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28 system headers the header files declaring

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2.8 System Headers The header files declaring interfaces to the operating system and runtime libraries often can- not be written in strictly conforming C. Therefore, GCC gives code found in system headers special treatment. All warnings, other than those generated by ‘ #warning ’ (see Chapter 5 [Diagnostics], page 43 ), are suppressed while GCC is processing a system header. Macros defined in a system header are immune to a few warnings wherever they are expanded. This immunity is granted on an ad-hoc basis, when we find that a warning generates lots of false positives because of code in macros defined in system headers. Normally, only the headers found in specific directories are considered system headers. These directories are determined when GCC is compiled. There are, however, two ways to make normal headers into system headers. The ‘ -isystem ’ command line option adds its argument to the list of directories to search for headers, just like ‘ -I ’. Any headers found in that directory will be considered system headers. All directories named by ‘ -isystem ’ are searched after all directories named by ‘ -I ’, no matter what their order was on the command line. If the same directory is named by both -I ’ and ‘ -isystem ’, the ‘ -I ’ option is ignored. GCC provides an informative message when this occurs if ‘ -v ’ is used. There is also a directive, #pragma GCC system_header , which tells GCC to consider the rest of the current include file a system header, no matter where it was found. Code that comes before the ‘ #pragma ’ in the file will not be affected. #pragma GCC system_header has no effect in the primary source file. On very old systems, some of the pre-defined system header directories get even more special treatment. GNU C ++ considers code in headers found in those directories to be surrounded by an extern "C" block. There is no way to request this behavior with a #pragma ’, or from the command line. 3 Macros A macro is a fragment of code which has been given a name. Whenever the name is used, it is replaced by the contents of the macro. There are two kinds of macros. They differ mostly in what they look like when they are used. Object-like macros resemble data objects when used, function-like macros resemble function calls. You may define any valid identifier as a macro, even if it is a C keyword. The preprocessor does not know anything about keywords. This can be useful if you wish to hide a keyword such as const from an older compiler that does not understand it. However, the preprocessor operator defined (see Section 4.2.3 [Defined], page 42 ) can never be defined as a macro, and C ++ ’s named operators (see Section 3.7.4 [C ++ Named Operators], page 32 ) cannot be macros when you are compiling C ++ .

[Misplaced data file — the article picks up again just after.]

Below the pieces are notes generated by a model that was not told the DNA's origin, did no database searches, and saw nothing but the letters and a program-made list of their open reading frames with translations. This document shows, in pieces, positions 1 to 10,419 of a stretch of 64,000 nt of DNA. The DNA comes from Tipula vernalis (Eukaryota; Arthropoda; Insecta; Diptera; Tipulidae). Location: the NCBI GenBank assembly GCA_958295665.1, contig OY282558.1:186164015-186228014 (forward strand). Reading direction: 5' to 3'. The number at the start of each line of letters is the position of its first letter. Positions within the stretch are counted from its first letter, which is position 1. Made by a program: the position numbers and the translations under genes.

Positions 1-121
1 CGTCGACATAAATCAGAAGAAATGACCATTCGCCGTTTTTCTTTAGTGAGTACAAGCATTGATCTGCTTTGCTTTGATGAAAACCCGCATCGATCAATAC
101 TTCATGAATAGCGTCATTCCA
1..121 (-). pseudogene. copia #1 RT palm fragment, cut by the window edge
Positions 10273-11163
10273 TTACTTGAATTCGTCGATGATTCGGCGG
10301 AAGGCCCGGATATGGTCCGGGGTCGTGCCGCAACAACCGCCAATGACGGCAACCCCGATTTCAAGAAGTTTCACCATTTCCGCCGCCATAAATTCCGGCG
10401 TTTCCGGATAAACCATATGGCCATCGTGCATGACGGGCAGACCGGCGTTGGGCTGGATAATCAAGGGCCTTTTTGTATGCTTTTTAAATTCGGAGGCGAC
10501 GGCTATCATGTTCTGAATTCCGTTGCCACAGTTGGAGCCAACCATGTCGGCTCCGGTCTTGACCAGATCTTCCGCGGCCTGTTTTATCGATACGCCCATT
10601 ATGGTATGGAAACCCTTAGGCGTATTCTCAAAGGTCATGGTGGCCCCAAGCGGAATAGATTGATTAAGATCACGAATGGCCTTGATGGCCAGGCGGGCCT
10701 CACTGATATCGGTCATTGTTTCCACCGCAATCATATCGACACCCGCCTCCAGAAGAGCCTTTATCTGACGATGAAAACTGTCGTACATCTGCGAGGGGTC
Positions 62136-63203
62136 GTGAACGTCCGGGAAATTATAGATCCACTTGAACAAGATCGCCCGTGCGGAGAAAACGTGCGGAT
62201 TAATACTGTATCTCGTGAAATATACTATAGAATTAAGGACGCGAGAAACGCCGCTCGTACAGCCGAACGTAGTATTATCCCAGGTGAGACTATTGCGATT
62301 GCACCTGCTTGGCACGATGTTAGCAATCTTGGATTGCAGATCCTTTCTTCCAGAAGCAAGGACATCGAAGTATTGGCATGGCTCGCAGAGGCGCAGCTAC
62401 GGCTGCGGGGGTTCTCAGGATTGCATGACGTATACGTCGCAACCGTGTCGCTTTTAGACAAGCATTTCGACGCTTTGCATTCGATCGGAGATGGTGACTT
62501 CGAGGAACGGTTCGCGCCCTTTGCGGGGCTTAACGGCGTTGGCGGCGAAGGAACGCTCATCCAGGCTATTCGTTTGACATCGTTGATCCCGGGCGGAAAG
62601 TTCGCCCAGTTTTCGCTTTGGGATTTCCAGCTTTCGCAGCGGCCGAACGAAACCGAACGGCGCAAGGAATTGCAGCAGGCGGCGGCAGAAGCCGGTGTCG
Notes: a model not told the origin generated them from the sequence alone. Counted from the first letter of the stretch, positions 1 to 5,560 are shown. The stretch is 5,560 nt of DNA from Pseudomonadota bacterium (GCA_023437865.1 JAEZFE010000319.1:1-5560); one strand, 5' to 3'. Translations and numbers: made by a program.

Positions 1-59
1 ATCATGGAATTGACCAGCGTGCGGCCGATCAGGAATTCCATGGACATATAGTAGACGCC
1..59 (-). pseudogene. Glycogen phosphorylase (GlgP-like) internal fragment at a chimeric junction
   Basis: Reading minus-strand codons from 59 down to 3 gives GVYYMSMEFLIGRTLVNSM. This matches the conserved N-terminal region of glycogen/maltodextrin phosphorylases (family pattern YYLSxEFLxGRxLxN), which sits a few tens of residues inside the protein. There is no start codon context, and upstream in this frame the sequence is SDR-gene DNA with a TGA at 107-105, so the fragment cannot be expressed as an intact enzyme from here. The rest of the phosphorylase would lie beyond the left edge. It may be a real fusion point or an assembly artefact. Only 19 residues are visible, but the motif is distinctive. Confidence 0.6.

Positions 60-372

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Chapter 3: Macros 14 3.1 Object-like Macros An object-like macro is a simple identifier which will be replaced by a code fragment. It is called object-like because it looks like a data object in code that uses it. They are most commonly used to give symbolic names to numeric constants.
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